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Would Forgiving Student Loans Stimulate the Economy?

Would Forgiving Student Loans Stimulate the Economy?

Mark Kantrowitz / Publisher of FinAid and FastWeb

August 24, 2009

Forgiving All Student Loans is Poorly Targeted

Forgiving all debt provides a financial windfall to borrowers who are capable of making their monthly loan payments, such as wealthy doctors and lawyers, and not just to borrowers who are experiencing financial difficulty. There are more effective and better-targeted ways of spending taxpayer money.

Consider, for example, income-based repayment. This repayment plan, which became effective on July 1, 2009, caps monthly payments on federal student loans at 15% of discretionary income, where discretionary income is defined as the amount by which adjusted gross income exceeds 150% of the poverty line. Borrowers with income near or under the poverty line have a zero payment. After 25 years, any remaining debt is forgiven. When used in conjunction with public service loan forgiveness, the debt is forgiven after 10 years. For most borrowers who use income-based repayment, the monthly payments will be less than 10% of gross income.

Congress enacted income-based repayment and public service loan forgiveness as part of the College Cost Reduction and Access Act of 2007 to help people who want to pursue careers in public service but who are prevented from doing so because public service jobs do not earn enough income to repay the debt. Public defenders and prosecutors often accumulate $120,000 or more in debt obtaining a law degree, but face starting salaries of about $40,000. A debt-to-income ratio of 3 or more is unsustainable and leads to high turnover in these positions. But with income-based repayment the monthly payment is cut by 3/4 to 3/5 (for this particular combination of debt and income) making it possible for public-spirited lawyers to remain in public service, and the 10-year forgiveness ensures that they are not in debt forever.

There are Better Ways of Spending Taxpayer Money

A better approach is to target the spending in a means-tested manner. Lower income students are much more likely to spend a windfall than to save it. Increasing federal need-based grants, for example, would not only help low income students enroll in college, but would also stimulate the economy because nobody saves the Pell Grant. $35 billion a year would be enough to eliminate education loans from the financial aid packages of low income students by doubling the maximum Pell Grant. Not only would that translate into an immediate spend, but it would increase the number of low income students graduating with Bachelor’s degrees by 170,000 to 320,000 a year. The increased federal income tax revenue from these graduates would pay for the cost of the increased grants in less than a decade, a pretty good return on investment.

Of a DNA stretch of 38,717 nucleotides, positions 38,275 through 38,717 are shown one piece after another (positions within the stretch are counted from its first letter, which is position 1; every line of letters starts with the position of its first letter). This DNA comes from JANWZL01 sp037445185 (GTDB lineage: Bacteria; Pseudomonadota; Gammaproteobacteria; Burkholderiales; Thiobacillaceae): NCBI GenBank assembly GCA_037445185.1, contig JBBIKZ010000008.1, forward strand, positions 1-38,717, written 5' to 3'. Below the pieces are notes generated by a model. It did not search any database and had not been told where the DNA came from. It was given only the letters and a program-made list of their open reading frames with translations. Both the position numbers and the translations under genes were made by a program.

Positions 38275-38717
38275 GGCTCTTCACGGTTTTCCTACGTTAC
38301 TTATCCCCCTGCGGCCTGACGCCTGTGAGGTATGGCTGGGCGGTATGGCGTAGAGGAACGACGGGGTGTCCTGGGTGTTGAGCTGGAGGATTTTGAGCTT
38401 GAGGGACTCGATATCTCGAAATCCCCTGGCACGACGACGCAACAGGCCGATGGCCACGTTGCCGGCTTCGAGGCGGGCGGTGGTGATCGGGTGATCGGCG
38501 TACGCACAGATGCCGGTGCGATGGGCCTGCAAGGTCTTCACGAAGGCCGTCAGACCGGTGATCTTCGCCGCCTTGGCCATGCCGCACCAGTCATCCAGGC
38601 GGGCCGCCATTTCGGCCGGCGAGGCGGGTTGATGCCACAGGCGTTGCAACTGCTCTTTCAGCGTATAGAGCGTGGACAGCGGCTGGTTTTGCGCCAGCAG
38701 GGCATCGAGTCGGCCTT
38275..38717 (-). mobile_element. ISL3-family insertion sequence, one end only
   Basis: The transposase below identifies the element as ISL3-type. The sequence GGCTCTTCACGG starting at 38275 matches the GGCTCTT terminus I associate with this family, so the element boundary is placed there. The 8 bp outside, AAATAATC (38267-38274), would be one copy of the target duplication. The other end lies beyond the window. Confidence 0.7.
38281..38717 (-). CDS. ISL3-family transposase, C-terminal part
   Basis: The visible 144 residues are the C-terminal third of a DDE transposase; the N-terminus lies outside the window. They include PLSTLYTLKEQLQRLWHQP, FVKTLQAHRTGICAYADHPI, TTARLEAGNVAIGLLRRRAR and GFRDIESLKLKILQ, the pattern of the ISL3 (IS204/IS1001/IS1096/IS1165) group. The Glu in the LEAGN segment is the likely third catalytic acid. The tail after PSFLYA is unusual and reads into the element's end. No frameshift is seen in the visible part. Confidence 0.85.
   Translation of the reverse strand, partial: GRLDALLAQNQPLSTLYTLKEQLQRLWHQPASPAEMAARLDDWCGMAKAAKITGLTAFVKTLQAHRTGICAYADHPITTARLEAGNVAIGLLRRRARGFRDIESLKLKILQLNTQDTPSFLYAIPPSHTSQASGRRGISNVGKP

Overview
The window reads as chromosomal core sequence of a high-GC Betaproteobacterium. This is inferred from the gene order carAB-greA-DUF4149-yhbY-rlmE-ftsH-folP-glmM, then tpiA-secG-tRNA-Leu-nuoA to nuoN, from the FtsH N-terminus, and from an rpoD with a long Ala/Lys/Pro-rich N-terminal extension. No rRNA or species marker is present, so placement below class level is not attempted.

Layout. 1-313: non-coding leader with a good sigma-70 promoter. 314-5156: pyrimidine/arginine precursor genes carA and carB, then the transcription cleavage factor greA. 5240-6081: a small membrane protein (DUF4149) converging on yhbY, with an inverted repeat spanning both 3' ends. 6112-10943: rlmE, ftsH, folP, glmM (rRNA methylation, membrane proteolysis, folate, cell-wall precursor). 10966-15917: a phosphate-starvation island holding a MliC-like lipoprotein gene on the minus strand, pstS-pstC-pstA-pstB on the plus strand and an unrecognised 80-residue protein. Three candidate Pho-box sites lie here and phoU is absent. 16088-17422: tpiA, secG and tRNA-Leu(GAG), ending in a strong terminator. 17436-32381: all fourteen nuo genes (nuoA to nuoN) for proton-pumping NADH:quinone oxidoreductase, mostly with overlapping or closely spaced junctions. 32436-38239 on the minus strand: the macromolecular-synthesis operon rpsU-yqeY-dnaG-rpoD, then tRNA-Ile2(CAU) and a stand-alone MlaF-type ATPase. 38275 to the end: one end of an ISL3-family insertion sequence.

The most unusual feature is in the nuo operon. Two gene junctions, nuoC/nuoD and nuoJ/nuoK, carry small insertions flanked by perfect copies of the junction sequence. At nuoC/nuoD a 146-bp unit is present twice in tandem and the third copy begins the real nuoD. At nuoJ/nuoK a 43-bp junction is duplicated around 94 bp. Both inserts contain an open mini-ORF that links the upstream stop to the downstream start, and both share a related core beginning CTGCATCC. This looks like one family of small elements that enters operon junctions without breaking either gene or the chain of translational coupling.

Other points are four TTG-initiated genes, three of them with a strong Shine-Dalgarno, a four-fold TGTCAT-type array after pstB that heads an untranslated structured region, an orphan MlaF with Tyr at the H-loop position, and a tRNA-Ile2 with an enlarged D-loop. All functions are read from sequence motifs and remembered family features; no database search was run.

Or if the goal is to provide relief to existing borrowers, why not roll back the changes to the bankruptcy code that prevent borrowers from discharging federal and private education loans? There is at best weak justification for the exception to discharge for private student loans. Some people might argue that federal education loans should be excepted from discharge because the federal loans provide a variety of options for relief for borrowers in financial distress, such as economic hardship deferments, death and disability discharges, extended repayment, and the new income-based repayment plan mentioned earlier. (Though the total and permanent disability discharge for federal education loans is not aligned with the definition of disability used for Social Security, preventing some disabled borrowers from getting their loans discharged.) Private student loans offer none of these consumer protections and are little different than credit cards, which are dischargeable in bankruptcy. It seems strange to lump private student loans in with taxes, luxury goods, child support, alimony, DUI, criminal fines and other nondischargeable debts. Lenders have argued that repealing the exception to discharge for private student loans would make the loans less available and increase the costs. But the loans are already less available and more expensive, and permitting bankruptcy discharge would likely increase the fees by no more than 1%. Representative Danny K. Davis proposed legislation in 2008 to allow private student loans to be discharged after five years in repayment. (Senator Richard J. Durbin proposed eliminating the exception to discharge for private student loans entirely.) This seems like a reasonable compromise, and is similar to the bankruptcy code provisions for student loans from its inception in 1978 to 1990. (The five year threshold was replaced with a seven year threshold from 1990 to 1998 when it was removed.) Unfortunately, Rep. Davis’s amendment failed in the House by a vote of 179 to 236. But perhaps the legislation could be reintroduced during the current session of Congress.

Mark Kantrowitz is a nationally recognized financial aid expert and publisher of and